The newest blender jars are made from polycarbonate and manufacturers claim they’re shatterproof. That’s an advantage over glass blender jars, especially in a busy kitchen, but polycarbonate jars are so new that there’s little information as to how well they hold up over time. We’re not convinced that news means better, but if you’re want to try the latest and greatest in blender technology, you may be interested in blenders with polycarbonate jars.
Lastly, stainless steel and other metal jars offer the benefits of being lighter weight, and more durable than glass or plastic. You’ll pay extra for these benefits, so if sleek, shiny blender jars are catching your eye (or match your other appliances), keep in mind that you can’t see through metal when you’re blending which makes checking for uneven mixing a challenge.
Regardless of which blender jar type you choose, you’ll want to make sure it’s also the right size and shape for what you’ll be doing. If you’re making anything in large batches, the more capacity the blender jar offers, the better. Jars that are tapered (tall and deep) are designed to funnel ingredients toward the blender blades for more even blending. Consider what you’ll use the blender for most often and make your decision accordingly.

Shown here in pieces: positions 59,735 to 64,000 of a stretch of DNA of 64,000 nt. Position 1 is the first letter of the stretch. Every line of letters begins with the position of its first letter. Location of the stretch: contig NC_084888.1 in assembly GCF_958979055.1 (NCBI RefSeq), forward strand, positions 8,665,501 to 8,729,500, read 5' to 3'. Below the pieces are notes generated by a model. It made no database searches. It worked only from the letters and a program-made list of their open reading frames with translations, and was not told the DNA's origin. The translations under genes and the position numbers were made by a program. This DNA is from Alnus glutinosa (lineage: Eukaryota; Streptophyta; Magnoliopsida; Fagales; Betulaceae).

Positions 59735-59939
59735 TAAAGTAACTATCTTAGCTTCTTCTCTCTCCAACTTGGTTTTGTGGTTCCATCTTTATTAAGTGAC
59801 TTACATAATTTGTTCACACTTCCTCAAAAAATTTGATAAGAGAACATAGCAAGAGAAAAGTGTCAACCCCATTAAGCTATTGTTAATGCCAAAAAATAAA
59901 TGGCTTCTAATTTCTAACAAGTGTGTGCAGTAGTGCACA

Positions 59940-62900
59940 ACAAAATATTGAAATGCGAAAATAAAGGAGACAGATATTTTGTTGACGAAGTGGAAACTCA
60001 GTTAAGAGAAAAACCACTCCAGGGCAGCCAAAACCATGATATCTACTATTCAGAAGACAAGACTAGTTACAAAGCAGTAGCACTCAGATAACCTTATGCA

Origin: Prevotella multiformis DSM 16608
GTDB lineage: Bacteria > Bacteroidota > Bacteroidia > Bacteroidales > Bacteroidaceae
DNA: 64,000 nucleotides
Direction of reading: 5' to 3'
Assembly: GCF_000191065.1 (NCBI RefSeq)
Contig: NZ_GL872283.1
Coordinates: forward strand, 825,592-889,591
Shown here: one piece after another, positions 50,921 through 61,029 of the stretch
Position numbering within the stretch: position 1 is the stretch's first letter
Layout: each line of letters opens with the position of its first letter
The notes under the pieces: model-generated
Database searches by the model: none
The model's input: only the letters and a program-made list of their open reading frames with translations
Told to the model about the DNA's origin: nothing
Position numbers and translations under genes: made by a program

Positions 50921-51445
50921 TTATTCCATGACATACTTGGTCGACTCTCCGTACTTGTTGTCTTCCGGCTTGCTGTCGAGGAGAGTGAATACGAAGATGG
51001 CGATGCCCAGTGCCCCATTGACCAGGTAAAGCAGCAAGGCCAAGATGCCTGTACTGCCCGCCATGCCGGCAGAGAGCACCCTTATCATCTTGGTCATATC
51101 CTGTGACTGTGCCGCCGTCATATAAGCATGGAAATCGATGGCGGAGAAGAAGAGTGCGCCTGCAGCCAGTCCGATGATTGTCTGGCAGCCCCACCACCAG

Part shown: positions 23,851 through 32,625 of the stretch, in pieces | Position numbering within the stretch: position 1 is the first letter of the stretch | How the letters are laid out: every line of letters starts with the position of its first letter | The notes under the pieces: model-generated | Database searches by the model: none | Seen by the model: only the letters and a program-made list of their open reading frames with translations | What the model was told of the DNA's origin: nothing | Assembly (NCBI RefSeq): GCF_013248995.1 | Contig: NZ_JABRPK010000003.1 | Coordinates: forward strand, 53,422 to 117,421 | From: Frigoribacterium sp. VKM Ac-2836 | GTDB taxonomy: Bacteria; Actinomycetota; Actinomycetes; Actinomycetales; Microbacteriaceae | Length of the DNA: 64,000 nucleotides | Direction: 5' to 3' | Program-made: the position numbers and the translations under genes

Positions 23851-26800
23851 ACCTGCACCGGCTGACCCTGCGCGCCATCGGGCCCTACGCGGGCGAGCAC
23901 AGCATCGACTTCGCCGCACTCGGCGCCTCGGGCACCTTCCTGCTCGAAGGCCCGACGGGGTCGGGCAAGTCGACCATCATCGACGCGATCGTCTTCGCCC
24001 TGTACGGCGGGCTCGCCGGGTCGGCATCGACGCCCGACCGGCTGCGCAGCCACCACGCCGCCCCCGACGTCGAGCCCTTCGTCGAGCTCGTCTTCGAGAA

No question—blenders are noisy. Typically, the more power a blender has the louder it’s going to be when running (another reason not to choose a blender for wattage alone). If you think you’ve found the perfect blender and you’re hovering over the “buy now” button, take a few minutes to read user reviews to see what they say about noise and keep in mind that noise a relative thing—if only one out of 10 users says it sounds like it’s breaking the sound barrier, you’re probably okay. Blender noise may seem like a minor point, but it could make a difference in how often you’ll actually use your blender.
How easy it is to clean your blender will definitely affect how you feel about and then actually use your blender. Entry-level blenders come with switch or dial controls which contribute to ease of use but not necessarily ease of cleaning—spills and grime may collect around the buttons or even in the switches. Touchpad controls are easy to clean, but are usually only available on higher-end models and some users find them more difficult to control than traditional buttons or switches, but we think the ease of cleaning makes it a wash. Removable blades also make for easy cleaning but blenders that feature these may be more prone to leaks than their non-removable counterparts. Is there a clear winner here? It’s a matter of preference than anything else.
We've compiled this group of information links to help you further your research: